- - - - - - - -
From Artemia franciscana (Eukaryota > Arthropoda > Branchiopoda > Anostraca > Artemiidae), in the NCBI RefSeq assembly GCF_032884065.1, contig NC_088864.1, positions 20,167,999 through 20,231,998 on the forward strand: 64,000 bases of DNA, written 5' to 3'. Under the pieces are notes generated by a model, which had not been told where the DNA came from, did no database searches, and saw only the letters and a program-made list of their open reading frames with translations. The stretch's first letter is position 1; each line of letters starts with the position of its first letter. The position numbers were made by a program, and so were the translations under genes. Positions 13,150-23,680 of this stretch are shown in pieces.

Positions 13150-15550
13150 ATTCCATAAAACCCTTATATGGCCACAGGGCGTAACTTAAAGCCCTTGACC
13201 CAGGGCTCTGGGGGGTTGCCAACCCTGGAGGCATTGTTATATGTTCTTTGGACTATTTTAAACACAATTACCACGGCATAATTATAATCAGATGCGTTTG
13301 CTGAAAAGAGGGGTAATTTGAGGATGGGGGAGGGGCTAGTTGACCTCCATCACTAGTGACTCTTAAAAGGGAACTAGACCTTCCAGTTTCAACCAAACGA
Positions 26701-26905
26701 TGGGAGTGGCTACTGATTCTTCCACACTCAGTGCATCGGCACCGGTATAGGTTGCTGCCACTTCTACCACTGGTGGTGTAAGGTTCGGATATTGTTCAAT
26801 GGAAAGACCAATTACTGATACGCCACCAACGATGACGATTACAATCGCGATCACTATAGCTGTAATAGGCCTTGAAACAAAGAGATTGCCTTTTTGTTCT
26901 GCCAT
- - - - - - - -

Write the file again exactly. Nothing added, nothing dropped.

From Artemia franciscana (Eukaryota > Arthropoda > Branchiopoda > Anostraca > Artemiidae), in the NCBI RefSeq assembly GCF_032884065.1, contig NC_088864.1, positions 20,167,999 through 20,231,998 on the forward strand: 64,000 bases of DNA, written 5' to 3'. Under the pieces are notes generated by a model, which had not been told where the DNA came from, did no database searches, and saw only the letters and a program-made list of their open reading frames with translations. The stretch's first letter is position 1; each line of letters starts with the position of its first letter. The position numbers were made by a program, and so were the translations under genes. Positions 13,150-23,680 of this stretch are shown in pieces.

Positions 13150-15550
13150 ATTCCATAAAACCCTTATATGGCCACAGGGCGTAACTTAAAGCCCTTGACC
13201 CAGGGCTCTGGGGGGTTGCCAACCCTGGAGGCATTGTTATATGTTCTTTGGACTATTTTAAACACAATTACCACGGCATAATTATAATCAGATGCGTTTG
13301 CTGAAAAGAGGGGTAATTTGAGGATGGGGGAGGGGCTAGTTGACCTCCATCACTAGTGACTCTTAAAAGGGAACTAGACCTTCCAGTTTCAACCAAACGA
Positions 26701-26905
26701 TGGGAGTGGCTACTGATTCTTCCACACTCAGTGCATCGGCACCGGTATAGGTTGCTGCCACTTCTACCACTGGTGGTGTAAGGTTCGGATATTGTTCAAT
26801 GGAAAGACCAATTACTGATACGCCACCAACGATGACGATTACAATCGCGATCACTATAGCTGTAATAGGCCTTGAAACAAAGAGATTGCCTTTTTGTTCT
26901 GCCAT